Birth injuries: what is brachial plexus palsy?

Those Massachusetts residents who have been present for the birth of their child know that the process can be nerve-wracking. The birthing process doesn’t always go as planned and medical professionals may need to intervene in ways that are unexpected. As we have previously discussed on this blog, a doctor must obtain informed consent before proceeding with any intervention but, even if informed consent is obtained, a doctor error can result is a serious birth injury.

One common birth injury is brachial plexus palsy. This medical condition occurs when the nerves that control the arm muscles, known as the brachial plexus, have been damaged. These nerves are found under the collar bone and in the shoulder area, making them susceptible to injury when a child is improperly stretched during birth. This can, of course, occur naturally, but it can also be caused by a doctor’s negligence.

Those who suffer brachial plexus palsy may have difficulty using their arms. The condition usually heals on its own after about a month, but some children are unable to recover from the injury and have to live with long-lasting effects of brachial plexus palsy. These individuals may need long-term rehabilitation and therapy, and their ability to live a normal life may be minimized.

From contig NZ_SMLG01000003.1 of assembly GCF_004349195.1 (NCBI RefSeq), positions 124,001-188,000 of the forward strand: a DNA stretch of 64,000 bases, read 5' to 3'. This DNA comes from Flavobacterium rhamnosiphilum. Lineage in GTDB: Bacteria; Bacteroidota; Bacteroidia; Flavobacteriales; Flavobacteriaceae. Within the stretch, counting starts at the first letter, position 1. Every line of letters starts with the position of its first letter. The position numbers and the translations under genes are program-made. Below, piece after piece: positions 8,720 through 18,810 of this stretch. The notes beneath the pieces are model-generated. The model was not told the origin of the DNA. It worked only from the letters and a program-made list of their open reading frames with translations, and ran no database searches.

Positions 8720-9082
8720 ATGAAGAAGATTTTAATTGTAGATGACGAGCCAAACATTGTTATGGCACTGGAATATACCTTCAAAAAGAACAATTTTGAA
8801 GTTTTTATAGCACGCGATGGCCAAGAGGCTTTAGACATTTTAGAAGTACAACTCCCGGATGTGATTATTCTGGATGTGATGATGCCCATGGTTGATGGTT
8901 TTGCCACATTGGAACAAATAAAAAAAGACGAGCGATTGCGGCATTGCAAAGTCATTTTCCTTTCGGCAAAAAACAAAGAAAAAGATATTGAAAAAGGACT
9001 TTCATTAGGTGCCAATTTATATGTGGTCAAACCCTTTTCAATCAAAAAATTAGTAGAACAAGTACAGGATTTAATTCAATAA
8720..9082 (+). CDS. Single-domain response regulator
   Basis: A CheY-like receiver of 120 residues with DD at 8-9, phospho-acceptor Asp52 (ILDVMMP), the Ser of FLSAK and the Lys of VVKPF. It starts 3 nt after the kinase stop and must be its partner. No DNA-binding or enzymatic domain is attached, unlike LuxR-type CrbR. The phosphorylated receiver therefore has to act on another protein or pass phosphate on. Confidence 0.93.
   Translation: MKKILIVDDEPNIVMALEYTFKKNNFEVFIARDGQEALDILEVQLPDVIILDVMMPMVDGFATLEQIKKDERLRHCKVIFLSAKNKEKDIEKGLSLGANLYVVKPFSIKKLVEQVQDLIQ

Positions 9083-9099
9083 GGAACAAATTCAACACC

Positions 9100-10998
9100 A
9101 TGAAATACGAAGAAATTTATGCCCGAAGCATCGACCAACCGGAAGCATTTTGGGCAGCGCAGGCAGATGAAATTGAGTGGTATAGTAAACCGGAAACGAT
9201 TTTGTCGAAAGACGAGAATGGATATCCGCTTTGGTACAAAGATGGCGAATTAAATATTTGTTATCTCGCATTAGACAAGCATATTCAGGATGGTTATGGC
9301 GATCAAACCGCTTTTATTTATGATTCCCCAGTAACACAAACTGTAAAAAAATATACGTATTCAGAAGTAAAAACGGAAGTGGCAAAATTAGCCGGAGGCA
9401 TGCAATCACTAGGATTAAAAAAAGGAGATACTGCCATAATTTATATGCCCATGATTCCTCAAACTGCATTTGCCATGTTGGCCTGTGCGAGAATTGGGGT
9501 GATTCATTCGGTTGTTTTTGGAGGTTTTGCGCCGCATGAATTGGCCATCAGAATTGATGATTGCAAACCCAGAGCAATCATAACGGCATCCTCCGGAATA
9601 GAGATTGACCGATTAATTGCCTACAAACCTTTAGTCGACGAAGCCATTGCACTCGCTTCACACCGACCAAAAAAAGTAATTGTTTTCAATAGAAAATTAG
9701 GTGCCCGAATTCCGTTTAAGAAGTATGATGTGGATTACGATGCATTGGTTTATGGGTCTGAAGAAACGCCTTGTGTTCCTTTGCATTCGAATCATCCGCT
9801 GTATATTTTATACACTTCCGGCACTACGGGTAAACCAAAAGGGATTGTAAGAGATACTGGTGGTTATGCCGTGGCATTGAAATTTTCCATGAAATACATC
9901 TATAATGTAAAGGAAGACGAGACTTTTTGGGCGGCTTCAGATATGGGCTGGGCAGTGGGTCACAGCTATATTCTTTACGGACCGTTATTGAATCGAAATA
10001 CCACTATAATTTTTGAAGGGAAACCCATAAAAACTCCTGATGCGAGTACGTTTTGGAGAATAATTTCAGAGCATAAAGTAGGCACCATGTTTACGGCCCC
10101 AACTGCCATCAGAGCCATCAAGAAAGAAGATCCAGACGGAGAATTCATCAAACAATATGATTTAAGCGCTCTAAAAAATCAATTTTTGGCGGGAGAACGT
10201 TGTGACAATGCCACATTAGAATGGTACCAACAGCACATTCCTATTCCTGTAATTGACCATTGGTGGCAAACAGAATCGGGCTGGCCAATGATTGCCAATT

When these injuries occur at the hands of a negligent doctor, then medical malpractice has occurred. To recover compensation, victims need to take legal action. These individuals need to show that the negligent doctor owed them a duty of care, that duty was breached and the breach caused the victim compensable injuries. This can be a challenging task, especially when doctors and hospitals are represented by aggressive defense attorneys. Yet, a legal advocate can help a victim develop his or her claim in hopes of presenting a strong case for liability and compensatory relief, which may also help shine a light on the harm caused by preventable birth injuries.

Source: Seattle Children’s Hospital, “Brachial Plexus Palsy,” accessed on Mar. 10, 2017


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